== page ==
Thursday, July 31, 2014

Hamas Booby-Trapped Hospital


After entering a UN-funded hospital earlier this week, three Israeli soldiers were killed by explosives that Hamas had booby-trapped into the hospital's walls.  There were also "tens of terror tunnels" under the hospital.

Read the story at Israel International News.

Wednesday, July 30, 2014

Lerner E-mails Show Hostility Toward Right

Here's something that came out after the links post I made earlier today.  While former IRS official Lois Lerner has come under fire for lost e-mails, the contents of one set of e-mails, sent from her blackberry while she was in the United Kingdom, have been revealed.  In an exchange with a "colleague", Lerner used some unpleasant language, including one word that I will not reproduce here.

Read the story at AOL and the Mail Online.

Wednesday Links

Here in the middle of the week are a few things going on:

From The Blaze, the deadliest form of skin cancer has increased 200% in four decades.

From the algemeiner, an Italian journalist defies Hamas by reporting that an errant Hamas rocket killed 9 children at a camp named Shati.  (When reporting the truth is an act of defiance, you known you're dealing with totalitarians.)

From The Right Scoop, Ralph Peters has some words for Hillary Clinton and Nancy Pelosi.

From the Tea Party Tribune, Lloyd Marcus responds to Joe Biden's accusations toward the GOP.  (Via Before It's News)

In Family Security Matters, Deroy Murdock asks us to imagine "Gaza on the Pacific".

From The Daily Caller, in their game's 16th inning and out of desperation, the Chicago Cubs use a catcher to pitch.  The result?  He gets the win!

In Frontpage Mag, Robert Spencer skewers President Obama's ridiculously ahistorical tribute to American muslims.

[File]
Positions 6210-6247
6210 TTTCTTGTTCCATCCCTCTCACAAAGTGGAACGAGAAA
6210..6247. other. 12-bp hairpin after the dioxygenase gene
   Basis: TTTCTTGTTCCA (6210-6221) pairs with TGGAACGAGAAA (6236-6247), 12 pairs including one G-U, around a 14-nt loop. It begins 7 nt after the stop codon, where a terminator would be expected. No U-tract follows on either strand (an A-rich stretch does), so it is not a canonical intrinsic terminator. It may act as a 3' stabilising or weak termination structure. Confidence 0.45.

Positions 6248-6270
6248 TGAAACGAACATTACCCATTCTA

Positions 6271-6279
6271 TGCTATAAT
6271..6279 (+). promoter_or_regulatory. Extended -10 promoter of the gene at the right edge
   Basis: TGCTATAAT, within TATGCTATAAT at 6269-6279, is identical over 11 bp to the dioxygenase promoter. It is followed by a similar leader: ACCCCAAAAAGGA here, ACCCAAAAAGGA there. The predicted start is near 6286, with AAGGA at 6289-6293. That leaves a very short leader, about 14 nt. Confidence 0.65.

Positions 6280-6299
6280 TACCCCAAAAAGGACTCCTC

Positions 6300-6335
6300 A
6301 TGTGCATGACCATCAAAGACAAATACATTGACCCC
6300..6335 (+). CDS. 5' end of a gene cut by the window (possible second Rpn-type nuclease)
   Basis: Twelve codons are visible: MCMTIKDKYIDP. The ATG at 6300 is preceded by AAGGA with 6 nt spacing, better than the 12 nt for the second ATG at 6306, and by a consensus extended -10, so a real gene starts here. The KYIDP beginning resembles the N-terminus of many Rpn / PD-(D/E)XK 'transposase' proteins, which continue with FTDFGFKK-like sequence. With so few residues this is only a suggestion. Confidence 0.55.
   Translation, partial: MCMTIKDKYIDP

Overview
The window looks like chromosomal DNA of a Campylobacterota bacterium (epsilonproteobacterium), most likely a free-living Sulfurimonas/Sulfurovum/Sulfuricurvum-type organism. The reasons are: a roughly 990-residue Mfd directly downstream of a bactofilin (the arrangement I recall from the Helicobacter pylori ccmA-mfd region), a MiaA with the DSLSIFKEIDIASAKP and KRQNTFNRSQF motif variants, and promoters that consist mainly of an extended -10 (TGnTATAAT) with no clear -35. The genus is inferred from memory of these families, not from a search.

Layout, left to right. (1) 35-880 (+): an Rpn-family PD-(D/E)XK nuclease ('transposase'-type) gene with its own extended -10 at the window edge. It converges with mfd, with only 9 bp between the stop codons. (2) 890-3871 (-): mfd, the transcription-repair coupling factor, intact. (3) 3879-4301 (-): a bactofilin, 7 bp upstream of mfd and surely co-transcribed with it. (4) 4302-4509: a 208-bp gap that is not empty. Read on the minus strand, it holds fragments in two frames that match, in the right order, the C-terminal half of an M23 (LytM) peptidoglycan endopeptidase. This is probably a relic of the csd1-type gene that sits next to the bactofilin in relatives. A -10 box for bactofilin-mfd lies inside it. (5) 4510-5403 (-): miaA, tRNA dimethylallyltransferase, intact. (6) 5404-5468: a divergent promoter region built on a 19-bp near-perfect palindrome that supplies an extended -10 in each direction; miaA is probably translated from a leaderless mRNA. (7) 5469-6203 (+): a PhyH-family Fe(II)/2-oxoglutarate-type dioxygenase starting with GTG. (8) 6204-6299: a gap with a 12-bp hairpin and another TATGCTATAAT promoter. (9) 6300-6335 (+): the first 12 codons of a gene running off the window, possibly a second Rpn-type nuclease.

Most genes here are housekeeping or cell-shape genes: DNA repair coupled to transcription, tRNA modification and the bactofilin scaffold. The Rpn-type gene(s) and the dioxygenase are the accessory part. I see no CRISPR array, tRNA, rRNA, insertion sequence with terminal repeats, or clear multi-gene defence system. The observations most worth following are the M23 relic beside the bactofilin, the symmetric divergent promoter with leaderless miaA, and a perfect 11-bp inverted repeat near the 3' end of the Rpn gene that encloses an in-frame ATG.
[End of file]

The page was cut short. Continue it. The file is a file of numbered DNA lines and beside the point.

In National Review, Michelle Malkin explains how stopping amnesty would be "a real anti-poverty program".

From UPI, a man in South Carolina describes what it's like to be struck by lightning, which he claims to have experienced ten times.

From Fox News, the county council of Pierce County, Washington has decided to display a controversial motto in their chamber:  In God We Trust.

From CNS News, Representative Frank Wolf (R-VA) criticizes the president and Congress for their "silence" about the plight of Iraqi Christians.  (Via Pat Dollard)

From Reuters, the U.S. economy bounced back in the second quarter.

From CNET, Canada accuses China of hacking into one of their government's networks.

And from Pamela Geller, the Israeli Ambassador answers the "Enemedia Question of the Day".  (Via I'm 41)

Monday, July 28, 2014

The Centennial Of World War I

One hundred years ago today, on 28 July 1914, the Empire of Austria-Hungary fired the first shots of a campaign to invade neighboring Serbia, in response to the assassination of Austrian Archduke Franz Ferdinand and his wife Sophie a month earlier by a Serb named Gavrilo Princip.  The conflict grew as Austria-Hungary was joined by Germany, Bulgaria and the Ottoman Empire to form an alliance called the Central Powers; and Serbia was joined by its small neighbor Montenegro and its much larger ally Russia, and eventually the United Kingdom, France, Italy, Japan, Romania, the United States and other countries to form the Allies. The war became known as the World War or the Great War, and later as World War I after the start of World War II.

The war involved about 70 million combatants, 9 million of whom were killed in the fighting.  Much of the combat, especially on the front between France and Germany, was fought in trenches.  Because of the location of the combatant nations and their overseas colonies, the war was fought in Europe, the Middle East, parts of Africa, eastern Asia, and the Pacific.  The war ended on 11 November 1918 with an armistice and an Allied victory, which along with the early withdrawal of Russia, re-drew the map of Europe and the Middle East.  The Russian, Ottoman, German and Austro-Hungarian empires all ceased to exist, the last of these being dismembered, with the others losing a substantial amount of land and undergoing a change of their respective types of government.  The aftermath saw the birth of a number of modern European nations and the assignment of mandates in the Middle East, each comprising part of the former Ottoman Empire, the remainder of which became modern Turkey.  Germany was stripped of her possessions in Africa and the Pacific.